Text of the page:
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Greensfelder team wins dismissal in ERISA church plans case

July 2018

A federal judge in the Eastern District of Missouri dismissed a proposed ERISA class action against SSM Health, a religious health ministry with deep ties to the Roman Catholic Church. In the case, the plaintiffs challenged SSM Health’s treatment of its pension plans as “church plans” exempt from the Employee Retirement Income Security Act (ERISA) and also attempted to assert various state law claims arising from the funding of the plans. On July 23, 2018, Judge Henry Autrey dismissed the case, holding that the former employees had not shown injury and, therefore, had not established standing to sue SSM Health over the classification of its pension plans.

In dismissing plaintiffs’ claims, Judge Autrey’s ruling had to look no further than to SSM Health’s financial statements, which were incorporated by reference in the plaintiff’s amended complaint. Judge Autrey noted “SSM Health’s financial statements show that SSM Health has made annual contributions averaging more than $100 million over the past three years and that the Plans have sufficient assets to pay benefits for a decade even if these contributions ceased.”  The court concluded there “exists no actual case or controversy such that the Court may exercise jurisdiction over the asserted claims.” And the court dismissed all of the plaintiffs’ claims.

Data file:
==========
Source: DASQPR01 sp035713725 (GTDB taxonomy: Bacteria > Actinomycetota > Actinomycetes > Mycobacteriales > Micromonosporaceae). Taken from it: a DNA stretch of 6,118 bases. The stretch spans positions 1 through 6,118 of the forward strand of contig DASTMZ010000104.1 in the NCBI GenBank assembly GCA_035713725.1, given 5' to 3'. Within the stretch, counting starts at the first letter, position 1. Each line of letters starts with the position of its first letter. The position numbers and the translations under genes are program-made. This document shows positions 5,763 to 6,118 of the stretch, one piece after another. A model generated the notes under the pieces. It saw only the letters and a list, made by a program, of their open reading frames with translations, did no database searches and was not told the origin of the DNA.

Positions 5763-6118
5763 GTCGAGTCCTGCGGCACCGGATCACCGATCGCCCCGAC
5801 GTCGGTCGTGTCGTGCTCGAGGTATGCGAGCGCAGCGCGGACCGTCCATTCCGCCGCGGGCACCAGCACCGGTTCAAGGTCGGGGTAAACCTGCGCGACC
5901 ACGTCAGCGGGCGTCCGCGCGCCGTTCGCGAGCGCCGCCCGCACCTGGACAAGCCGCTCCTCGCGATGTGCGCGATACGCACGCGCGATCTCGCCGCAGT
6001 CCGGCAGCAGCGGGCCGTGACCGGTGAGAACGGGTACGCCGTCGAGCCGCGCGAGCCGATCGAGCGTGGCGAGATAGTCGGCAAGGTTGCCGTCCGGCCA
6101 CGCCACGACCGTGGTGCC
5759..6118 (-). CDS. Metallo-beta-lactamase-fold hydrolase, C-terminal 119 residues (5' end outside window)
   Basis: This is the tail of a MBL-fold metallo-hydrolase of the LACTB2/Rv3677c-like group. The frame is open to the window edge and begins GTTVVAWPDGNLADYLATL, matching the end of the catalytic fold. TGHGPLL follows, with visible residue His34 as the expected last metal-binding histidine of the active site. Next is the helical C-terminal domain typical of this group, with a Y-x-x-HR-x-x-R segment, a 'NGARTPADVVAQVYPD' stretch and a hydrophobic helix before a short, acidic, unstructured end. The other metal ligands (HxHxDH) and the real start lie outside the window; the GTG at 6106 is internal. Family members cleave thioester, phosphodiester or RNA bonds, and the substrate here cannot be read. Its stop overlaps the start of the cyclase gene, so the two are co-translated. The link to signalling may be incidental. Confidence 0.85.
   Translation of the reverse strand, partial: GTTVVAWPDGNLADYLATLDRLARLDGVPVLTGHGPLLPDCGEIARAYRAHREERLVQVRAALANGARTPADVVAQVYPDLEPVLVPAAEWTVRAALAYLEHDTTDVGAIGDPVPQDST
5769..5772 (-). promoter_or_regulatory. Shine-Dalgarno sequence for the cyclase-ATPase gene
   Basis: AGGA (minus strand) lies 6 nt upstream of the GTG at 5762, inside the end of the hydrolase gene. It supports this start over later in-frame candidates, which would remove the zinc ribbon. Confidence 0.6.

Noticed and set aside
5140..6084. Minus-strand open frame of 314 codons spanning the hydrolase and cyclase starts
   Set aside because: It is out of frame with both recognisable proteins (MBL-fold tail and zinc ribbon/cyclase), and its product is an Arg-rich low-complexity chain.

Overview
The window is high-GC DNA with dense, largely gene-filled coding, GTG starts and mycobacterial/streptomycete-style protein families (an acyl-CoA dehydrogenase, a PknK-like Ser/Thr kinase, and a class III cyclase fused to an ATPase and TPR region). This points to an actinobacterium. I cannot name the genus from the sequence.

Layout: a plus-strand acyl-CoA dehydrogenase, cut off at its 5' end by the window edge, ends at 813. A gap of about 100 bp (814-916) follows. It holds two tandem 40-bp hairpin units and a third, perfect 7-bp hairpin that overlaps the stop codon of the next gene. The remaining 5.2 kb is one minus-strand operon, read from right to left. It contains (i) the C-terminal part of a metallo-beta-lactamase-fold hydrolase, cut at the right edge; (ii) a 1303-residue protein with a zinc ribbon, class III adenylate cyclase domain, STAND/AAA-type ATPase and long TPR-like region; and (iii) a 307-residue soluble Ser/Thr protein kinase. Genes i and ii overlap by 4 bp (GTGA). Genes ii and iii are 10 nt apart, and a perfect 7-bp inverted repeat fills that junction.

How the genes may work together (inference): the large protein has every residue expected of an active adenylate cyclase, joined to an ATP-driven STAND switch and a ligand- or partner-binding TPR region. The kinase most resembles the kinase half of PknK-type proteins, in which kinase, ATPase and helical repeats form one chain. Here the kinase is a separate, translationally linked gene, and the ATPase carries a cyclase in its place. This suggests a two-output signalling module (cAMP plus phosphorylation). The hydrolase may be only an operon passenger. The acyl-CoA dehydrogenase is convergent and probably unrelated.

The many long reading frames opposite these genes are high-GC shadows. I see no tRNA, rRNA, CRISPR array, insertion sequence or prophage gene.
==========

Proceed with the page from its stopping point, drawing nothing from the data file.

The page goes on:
Headshots of Greensfelder's Amy Blaisdell, Daniel Schwartz and Heather MehtaGreensfelder attorneys Amy Blaisdell, Daniel Schwartz and Heather Mehta represented SSM Health. The same team represented Advocate Health Care in a high-profile win at the United States Supreme Court last summer in a case also involving challenges to the application of the “church plan” exemption to pension plans sponsored by religious hospitals. Advocate Health Care v. Stapleton. Church plans have been the subject of intense litigation in recent years, with dozens of lawsuits filed against religiously affiliated health systems asserting that their retirement plans do not fall within ERISA’s church plan exemption.

The case is Feather v. SSM Health, 4:16-cv-01669.